Francis Ouimet's Old House
The 17th green is still only a lob wedge from the front porch,
but 246 Clyde Street doesn't seem as close to the Country Club
as it once did. Last week a cluster of corporate tents, traffic
cops and barbed wire separated the childhood home of the club's
most fabled member from the site of the Ryder Cup.
As a kid Francis Ouimet would cross Clyde and cut through the
pine trees to get to the course. He was a caddie there and a
part-time sporting goods salesman until September 1913, when he
was promoted to folk hero. At age 20, as an amateur, Ouimet won
the U.S. Open at the Country Club in a playoff against England's
Ted Ray and Harry Vardon, igniting a golf boom in the U.S. A
bronze statue near the 1st tee commemorates Ouimet's feat, and
last week the row of tents covering his old shortcut was dubbed
Francis Ouimet Village. A sculptor sold 23-inch bronze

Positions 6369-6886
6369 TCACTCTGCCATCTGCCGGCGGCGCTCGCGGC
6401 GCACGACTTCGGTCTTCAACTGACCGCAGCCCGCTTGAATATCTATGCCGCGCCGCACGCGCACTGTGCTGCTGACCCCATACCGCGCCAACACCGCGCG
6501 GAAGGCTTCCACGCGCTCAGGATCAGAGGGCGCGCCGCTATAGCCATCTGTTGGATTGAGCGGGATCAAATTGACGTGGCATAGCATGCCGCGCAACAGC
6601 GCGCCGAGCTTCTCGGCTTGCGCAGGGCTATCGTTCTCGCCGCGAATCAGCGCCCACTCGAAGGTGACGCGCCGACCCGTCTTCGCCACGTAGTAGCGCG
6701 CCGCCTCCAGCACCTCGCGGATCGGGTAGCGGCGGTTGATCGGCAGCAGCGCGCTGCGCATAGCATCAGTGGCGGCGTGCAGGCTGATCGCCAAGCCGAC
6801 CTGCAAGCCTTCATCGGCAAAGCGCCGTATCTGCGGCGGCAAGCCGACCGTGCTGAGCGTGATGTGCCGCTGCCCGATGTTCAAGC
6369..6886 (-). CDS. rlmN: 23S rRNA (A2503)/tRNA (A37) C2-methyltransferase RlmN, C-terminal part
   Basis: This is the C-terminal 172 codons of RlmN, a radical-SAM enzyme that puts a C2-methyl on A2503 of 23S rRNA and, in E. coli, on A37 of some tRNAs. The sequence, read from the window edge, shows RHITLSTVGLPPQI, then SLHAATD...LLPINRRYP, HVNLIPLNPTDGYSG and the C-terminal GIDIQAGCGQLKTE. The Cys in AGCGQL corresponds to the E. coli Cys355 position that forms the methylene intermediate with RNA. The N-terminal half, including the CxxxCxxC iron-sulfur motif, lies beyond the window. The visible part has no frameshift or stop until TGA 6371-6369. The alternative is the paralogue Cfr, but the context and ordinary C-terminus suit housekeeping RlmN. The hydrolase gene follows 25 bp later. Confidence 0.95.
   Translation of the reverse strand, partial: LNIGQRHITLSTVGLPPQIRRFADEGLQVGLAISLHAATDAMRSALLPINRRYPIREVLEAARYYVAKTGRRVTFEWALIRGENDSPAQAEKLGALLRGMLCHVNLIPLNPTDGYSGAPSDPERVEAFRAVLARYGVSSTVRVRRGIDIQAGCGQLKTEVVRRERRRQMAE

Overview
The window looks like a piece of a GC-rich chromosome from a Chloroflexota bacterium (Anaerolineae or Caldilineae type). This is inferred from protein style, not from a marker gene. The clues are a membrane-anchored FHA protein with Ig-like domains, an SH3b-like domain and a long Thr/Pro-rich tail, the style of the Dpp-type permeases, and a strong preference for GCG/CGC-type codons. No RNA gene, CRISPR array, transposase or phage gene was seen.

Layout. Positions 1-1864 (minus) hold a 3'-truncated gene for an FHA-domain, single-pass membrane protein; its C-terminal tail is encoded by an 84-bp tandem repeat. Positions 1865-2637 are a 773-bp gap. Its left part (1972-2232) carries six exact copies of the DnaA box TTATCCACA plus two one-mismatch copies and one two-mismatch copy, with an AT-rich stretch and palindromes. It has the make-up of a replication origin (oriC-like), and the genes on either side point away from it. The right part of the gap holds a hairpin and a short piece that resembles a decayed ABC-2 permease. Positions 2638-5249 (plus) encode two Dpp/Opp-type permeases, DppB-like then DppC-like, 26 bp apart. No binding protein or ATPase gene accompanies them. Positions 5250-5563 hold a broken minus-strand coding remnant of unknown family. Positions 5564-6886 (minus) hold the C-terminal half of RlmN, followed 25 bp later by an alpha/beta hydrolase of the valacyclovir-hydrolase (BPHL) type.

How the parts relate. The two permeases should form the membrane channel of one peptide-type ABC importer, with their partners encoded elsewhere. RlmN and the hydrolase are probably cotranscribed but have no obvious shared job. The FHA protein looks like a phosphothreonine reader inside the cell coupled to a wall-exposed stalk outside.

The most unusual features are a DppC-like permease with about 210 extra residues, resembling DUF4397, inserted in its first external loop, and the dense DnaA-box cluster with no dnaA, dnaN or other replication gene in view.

likenesses of Ouimet and his 10-year-old caddie, Eddie Lowery,
for $6,500. Twenty-two years after his death, Ouimet is
everywhere, still to the Country Club what Heff is to the
At 246 Clyde, though, the tribute is more subtle. A framed
25-cent postage stamp honoring Ouimet hangs in the front foyer
of the two-story, three-bedroom house. Around the corner a wall
is adorned with a photo of a bearded man sitting on a motorcycle
outside Sloppy Joe's in Key West, Fla. His name is Jerome
Wieler, a self-described "financial analyst and philosopher." He
and his wife, Dedie, live here now, the real residents of Ouimet
"We're not golfers. We're bikers," says Dedie, a hospital
administrator and an officer in the Boston chapter of the Harley
Owner's Group (HOG). "But we appreciate what [Ouimet] did. As
champions of the working class, we love the fact that a caddie
walked across the street and won the U.S. Open."
Dedie says they had no idea who Ouimet was when they bought the
house 10 years ago but were told of his legend shortly